"If we sold the church for $1, we were at least saving $350,000 in demolition costs, and doing something for the community," said Lawrence Davis, the Presbytery's business administrator.
Demolition may be seen as the last resort, but it happens. Where a church once towered on West Ninth Street, a Rite Aid now sits.
Most churches prefer instead to sell their unused or unusable space. Today, an AIDS hospice center, social service agencies, and Pentecostal and A.M.E. congregations operate in the former churches.
Others sit abandoned - empty, for sale, some with caving roofs or broken stained glass.
Departing Mayor John Linder sees them as potential hubs for critical social services. "We should have the city . . . reach out," he said, "and offer assistance to those having difficulty selling their churches."
About 13 percent of Chester properties are designated as tax exempt, according to the Delaware County Board of Assessment, but officials say they have no way of determining how many are churches, or how that translates to unrealized tax dollars.
Most of the spaces now occupied by storefront churches are small, meaning that even if another proprietor were there - a homeowner or business - it may not yield big tax gains anyway.
Still, Linder said, every dollar counts. "When we have that many properties on the rolls that are not contributing . . . that's a huge deficit."
The relationship between city officials and storefront churches can be difficult to navigate. Linder welcomes all worshiping spaces, he said, and lauds the programs that many offer. Yet, he urged all to consider if they are able to do more.
"In the end, they're in a business," Linder said. "And they should understand what their benefits to the community can be."
The Rev. Terrence Griffith, president of the Black Clergy of Philadelphia and Vicinity, said one way to start was by consolidating.
"Sometimes, when you drive down one block, you have six churches sitting together," Griffith said. "You have to ask yourself: Would they be better served if pastors put aside their desires to be the head and come together for the common good?
"The more people you pull together, the more resources you have."
Wedged amid vacant homes with boarded-up windows, the small brick storefront at the corner of Third and Thurlow Streets was quiet, lights off and red curtains drawn.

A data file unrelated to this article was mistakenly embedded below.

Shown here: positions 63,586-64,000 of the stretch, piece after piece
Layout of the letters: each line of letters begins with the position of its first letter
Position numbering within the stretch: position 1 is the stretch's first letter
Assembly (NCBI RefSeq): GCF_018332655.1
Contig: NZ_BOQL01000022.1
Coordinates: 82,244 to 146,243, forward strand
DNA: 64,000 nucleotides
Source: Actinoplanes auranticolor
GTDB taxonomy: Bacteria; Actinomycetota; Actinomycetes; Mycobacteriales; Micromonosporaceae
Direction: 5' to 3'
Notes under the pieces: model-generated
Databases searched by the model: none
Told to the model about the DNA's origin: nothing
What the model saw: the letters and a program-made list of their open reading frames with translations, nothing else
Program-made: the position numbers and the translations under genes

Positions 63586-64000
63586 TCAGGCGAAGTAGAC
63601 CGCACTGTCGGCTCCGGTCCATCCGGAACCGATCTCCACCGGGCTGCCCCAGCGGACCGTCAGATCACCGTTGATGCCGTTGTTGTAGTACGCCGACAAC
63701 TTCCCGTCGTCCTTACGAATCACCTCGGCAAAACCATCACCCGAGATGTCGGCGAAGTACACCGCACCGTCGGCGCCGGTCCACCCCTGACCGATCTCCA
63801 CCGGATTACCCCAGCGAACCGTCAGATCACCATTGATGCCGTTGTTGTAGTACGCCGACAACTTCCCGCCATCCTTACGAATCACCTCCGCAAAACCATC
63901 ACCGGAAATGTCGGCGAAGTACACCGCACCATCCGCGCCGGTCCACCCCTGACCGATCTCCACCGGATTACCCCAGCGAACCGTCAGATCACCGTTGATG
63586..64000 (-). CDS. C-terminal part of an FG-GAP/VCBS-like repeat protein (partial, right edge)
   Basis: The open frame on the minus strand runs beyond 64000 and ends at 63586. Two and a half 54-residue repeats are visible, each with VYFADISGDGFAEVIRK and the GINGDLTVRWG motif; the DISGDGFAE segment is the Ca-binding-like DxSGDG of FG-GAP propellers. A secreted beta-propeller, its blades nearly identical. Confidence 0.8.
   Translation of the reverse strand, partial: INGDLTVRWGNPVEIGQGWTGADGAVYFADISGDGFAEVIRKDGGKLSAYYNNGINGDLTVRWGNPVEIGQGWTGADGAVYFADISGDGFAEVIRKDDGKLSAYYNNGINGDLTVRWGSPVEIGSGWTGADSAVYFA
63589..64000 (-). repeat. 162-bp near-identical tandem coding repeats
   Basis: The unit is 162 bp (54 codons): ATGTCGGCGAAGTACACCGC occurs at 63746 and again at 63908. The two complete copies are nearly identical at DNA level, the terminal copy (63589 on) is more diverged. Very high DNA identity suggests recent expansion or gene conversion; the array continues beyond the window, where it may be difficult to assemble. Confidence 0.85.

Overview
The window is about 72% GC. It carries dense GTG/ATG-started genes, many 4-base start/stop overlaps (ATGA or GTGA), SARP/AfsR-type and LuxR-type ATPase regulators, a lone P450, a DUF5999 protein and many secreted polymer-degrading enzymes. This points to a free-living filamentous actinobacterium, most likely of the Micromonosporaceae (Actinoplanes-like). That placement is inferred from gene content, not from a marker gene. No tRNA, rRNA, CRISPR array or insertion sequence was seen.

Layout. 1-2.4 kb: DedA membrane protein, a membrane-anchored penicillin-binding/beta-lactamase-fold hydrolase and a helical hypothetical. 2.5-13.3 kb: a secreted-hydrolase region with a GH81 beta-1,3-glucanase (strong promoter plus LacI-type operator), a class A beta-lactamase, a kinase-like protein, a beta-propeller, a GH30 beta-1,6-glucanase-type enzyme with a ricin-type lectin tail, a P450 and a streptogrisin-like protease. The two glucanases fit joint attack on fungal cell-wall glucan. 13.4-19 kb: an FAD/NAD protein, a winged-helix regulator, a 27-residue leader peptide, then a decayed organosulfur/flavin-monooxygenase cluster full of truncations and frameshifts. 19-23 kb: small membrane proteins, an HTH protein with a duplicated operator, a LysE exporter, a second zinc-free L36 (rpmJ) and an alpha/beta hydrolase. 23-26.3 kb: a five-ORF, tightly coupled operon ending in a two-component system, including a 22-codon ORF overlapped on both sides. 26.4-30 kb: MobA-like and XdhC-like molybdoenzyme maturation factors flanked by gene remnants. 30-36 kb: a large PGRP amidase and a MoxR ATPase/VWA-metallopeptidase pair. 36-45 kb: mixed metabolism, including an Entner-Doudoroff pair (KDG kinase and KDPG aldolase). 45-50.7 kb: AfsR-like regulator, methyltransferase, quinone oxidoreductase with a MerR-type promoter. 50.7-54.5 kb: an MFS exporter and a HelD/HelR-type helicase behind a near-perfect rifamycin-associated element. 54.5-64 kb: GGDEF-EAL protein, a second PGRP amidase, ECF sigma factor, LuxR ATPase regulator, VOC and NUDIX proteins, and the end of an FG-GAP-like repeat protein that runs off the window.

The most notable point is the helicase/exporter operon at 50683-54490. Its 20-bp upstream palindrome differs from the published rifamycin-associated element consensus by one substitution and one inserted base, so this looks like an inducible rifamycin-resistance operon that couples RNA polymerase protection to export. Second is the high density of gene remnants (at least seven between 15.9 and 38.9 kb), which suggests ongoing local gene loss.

Weekday mornings like this are common on the block, where residents meander on corners and sit atop parked cars. Others duck into Bill's Tavern, where Budweiser drafts are $2.50 all day, every day. They endure.
But on Sunday, the storefront is different, alive with the faithful who have come to the Well Full Gospel Baptist Church.
Pastor Will Shelley took over the space this month and has been working to build the congregation. He's starting, he said, by finding places to sweep.
One night, Shelley stood outside Bill's Tavern all night and waited, passing the time with the strokes of his broom.
"I'm not afraid to walk the streets, to stand outside a bar, or meet people in a drug-infested area," he said. "I don't care if you went to the club or were getting high the night before. I'll still invite you in."
Inside the modest storefront on a recent Sunday, the humble, jeans-wearing Shelley witnesses two men recruited off the street join a church for the first time.
Around the same time a few blocks away, Robbins is serving his flock at the Life in Christ Cathedral of Faith - a congregation transformed over the years from one with no college degrees into one with doctorates, with politicians.
Mostly, ministers say, to attend any storefront is to watch hundreds heal.
"Here's the good news," Robbins declares Sunday morning as he picks up where he left off. "You cannot be fully whole until you've been fully broken."
The congregation cheers. He raises his arms toward the ceiling.